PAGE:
The British department store chain Selfridges has ambitious plans and wants to revolutionize the retail trade with its "Project Earth" concept.

Project Earth can be seen as Selfridges' commitment to sustainability for the future. The new approach is based on three main areas: materials, models and mindsets. By 2025, the retailer aims to only use materials that will come from certified, sustainable sources.  The project includes a variety of retail concepts, design innovations, commitments, events and thought-provoking ideas–all aimed at radically changing the retail industry from the ground up.

Selfridges Project Earth window
Photo: Selfridges
Selfridges Project Earth window
Anne Pitcher, Selfridges group managing director, says, “We firmly believe evolving the way we do business and supporting change in the way people shop is essential to building a more sustainable business. Selfridges has the platform to change how shopping is done wrapped up in the destinations, experiences and inspiration customers want from us.”


An important aspect for the company is the creation of a virtuous circle so that consumed products do not become disposable. Selfridges offers customers the opportunity to refill their favorite cosmetic products, rent an outfit for a special occasion or have certain items repaired.

Plastic conscious beauty for Selfridges Project Earth
Photo: Selfridges
Plastic conscious beauty for Selfridges Project Earth
Together with HURR, an online luxury fashion rental platform, Selfridges enables its customers to consume the latest fashion trends at any time while at the same time making consumption sustainable.

The stock of Selfridges will soon be available via HURR. The 100-piece curated selection called Selfridges Rental Collection is selected by the Selfridges team and includes more than 40 brands, including Zimmermann, The Attico and Cecilie Bahnsen. Each rental is priced at a fraction of the value for money of its designer and is available for 4, 8, 10 or 20 days. It is the first time that Selfridges has launched its own fashion rental collection.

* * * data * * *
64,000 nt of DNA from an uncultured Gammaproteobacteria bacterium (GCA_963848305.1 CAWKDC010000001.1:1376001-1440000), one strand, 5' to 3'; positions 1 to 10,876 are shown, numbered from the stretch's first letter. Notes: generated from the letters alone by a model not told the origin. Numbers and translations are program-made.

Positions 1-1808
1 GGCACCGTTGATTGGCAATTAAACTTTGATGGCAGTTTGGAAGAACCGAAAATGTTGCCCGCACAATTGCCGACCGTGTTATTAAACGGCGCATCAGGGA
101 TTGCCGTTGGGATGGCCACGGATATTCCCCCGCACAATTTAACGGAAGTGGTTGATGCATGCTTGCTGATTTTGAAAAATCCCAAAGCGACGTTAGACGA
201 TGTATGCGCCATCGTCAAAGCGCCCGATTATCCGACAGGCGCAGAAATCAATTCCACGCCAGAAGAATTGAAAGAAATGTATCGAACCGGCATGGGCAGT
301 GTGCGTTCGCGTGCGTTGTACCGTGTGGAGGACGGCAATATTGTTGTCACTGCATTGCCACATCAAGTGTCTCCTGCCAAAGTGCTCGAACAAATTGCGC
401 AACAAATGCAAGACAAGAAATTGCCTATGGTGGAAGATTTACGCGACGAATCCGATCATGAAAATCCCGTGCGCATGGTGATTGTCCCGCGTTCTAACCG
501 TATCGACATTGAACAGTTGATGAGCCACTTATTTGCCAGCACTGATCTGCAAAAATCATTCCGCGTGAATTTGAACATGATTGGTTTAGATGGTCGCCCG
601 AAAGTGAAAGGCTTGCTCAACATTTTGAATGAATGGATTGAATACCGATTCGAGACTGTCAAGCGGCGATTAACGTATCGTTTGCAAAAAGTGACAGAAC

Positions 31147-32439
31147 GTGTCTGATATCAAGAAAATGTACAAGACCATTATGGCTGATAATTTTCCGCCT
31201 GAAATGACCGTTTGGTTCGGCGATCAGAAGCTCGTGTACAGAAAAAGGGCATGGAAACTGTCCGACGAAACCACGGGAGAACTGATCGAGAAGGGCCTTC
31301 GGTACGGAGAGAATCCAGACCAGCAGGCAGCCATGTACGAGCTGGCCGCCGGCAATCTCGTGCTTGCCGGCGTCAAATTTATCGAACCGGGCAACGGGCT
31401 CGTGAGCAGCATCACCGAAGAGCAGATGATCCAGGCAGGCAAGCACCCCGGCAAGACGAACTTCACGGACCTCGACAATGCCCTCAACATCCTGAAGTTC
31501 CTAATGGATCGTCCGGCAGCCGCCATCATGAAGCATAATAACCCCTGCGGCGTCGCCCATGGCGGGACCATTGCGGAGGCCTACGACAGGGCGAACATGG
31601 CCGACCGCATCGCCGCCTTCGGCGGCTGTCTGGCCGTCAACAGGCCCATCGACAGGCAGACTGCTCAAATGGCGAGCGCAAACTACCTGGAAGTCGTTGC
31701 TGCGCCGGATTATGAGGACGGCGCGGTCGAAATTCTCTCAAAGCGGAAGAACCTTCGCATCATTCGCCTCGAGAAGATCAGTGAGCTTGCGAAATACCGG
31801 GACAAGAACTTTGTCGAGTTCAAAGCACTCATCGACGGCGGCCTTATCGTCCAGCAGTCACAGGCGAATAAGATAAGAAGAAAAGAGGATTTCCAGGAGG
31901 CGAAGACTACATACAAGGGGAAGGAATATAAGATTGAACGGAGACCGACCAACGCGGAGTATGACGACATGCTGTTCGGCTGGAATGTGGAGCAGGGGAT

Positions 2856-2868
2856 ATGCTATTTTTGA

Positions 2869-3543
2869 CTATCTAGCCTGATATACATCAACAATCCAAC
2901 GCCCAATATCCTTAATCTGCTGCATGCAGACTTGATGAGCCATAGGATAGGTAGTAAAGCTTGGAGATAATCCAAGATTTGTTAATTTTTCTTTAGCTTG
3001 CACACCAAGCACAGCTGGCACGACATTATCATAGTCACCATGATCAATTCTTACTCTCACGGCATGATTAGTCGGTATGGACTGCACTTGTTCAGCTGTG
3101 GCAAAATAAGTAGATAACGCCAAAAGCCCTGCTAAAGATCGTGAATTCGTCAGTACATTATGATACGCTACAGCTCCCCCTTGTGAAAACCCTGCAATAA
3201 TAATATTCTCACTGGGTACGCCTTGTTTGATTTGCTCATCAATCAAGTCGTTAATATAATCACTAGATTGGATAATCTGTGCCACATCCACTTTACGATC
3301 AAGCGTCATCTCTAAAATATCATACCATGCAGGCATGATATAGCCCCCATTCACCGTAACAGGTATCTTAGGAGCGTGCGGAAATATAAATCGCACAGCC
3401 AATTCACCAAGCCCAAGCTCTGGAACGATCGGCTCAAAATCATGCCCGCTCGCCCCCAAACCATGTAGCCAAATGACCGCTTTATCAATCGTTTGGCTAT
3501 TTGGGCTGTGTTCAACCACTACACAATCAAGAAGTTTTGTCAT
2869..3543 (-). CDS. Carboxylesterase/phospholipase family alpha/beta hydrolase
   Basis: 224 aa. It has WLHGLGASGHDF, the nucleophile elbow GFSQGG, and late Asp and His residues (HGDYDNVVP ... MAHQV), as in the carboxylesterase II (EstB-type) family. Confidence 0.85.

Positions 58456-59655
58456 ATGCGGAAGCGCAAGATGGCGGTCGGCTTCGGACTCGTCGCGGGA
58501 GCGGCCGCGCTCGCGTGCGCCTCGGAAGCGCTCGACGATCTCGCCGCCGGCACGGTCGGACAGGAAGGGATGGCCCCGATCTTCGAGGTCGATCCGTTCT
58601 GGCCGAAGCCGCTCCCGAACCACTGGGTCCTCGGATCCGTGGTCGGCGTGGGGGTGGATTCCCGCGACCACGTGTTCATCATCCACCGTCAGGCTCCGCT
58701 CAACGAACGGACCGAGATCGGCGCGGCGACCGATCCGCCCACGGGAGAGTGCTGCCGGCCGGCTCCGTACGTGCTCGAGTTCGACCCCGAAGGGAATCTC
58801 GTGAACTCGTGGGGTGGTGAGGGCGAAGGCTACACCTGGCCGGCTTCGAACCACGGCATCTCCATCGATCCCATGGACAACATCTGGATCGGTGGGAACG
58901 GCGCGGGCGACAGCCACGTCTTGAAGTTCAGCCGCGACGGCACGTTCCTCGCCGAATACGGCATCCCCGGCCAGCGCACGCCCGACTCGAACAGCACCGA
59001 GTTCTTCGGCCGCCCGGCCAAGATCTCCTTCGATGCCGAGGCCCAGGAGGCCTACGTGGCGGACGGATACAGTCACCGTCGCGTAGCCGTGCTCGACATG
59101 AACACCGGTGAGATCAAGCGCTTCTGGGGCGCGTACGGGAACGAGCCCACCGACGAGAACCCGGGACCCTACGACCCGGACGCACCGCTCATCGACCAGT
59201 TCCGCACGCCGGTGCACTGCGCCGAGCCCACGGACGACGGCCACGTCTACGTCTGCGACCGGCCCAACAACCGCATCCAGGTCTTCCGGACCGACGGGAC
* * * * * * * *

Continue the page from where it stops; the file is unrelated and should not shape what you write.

Victoria Prew, co-founder of HURR, says, "Extending the lifespan of clothes that already exist is one of the best things you can do to reduce the environmental impact of your wardrobe. We want to help women monetize their wardrobes, and to revolutionize the rental process altogether. Not only do we want to extend the life-cycle of luxury pieces, but also to integrate leading technology into the HURR experience.”

The new business models also include refilling and renting items through ReSellfridges' resale model, due to be launched in September at two Selfridge London stores and also at a pop-up arriving at the Selfridges Manchester Exchange Square store. The Resellfridges edition includes popular pieces from the Selfridges archive and collections curated by vintage connoisseurs, such as the Vestiaire Collective, which opened its first physical space in Selfridges London in 2019 and has since demonstrated a new, sustainable way of shopping for any item.

The Repairs Concierge at Selfridges London helps to give products a second life. The consultations take place either in-store or virtually online.

The Repairs Concierge service
Photo: Selfridges
The Repairs Concierge service
The company also wants to work with its brand partners to better identify the materials used in products and to focus on more sustainable materials. Prada, for example, will launch its sustainable Re-Nylon collection in the Corner Shop at Selfridges London. But also brands such as Christopher Raeburn, By Walid and Stella McCartney will introduce their sustainable product innovations and collections to shoppers.
Selfridges Project Earth window
Photo: Selfridges
Selfridges Project Earth window
In an interview with broadcaster and diversity campaigner June Sarpong, Alannah Weston, Selfridges group chairman, said that the idea for Project Earth can be traced back to Project Ocean, which was launched in 2011 by Selfridges. Project Earth was originally scheduled to start in April, but has been delayed until now due to the Covid-19 pandemic. Now it is said that the time is even more right to take action. “Now more than ever we must double down on our efforts to reinvent retail with sustainability at its heart and a way of working which is regenerative for humans and nature. Achieving our ambitions won’t be easy, but we are in a unique position to be able to work with our team members, partners and customers to co-create change and explore possibilities for a sustainable future”, says Weston.



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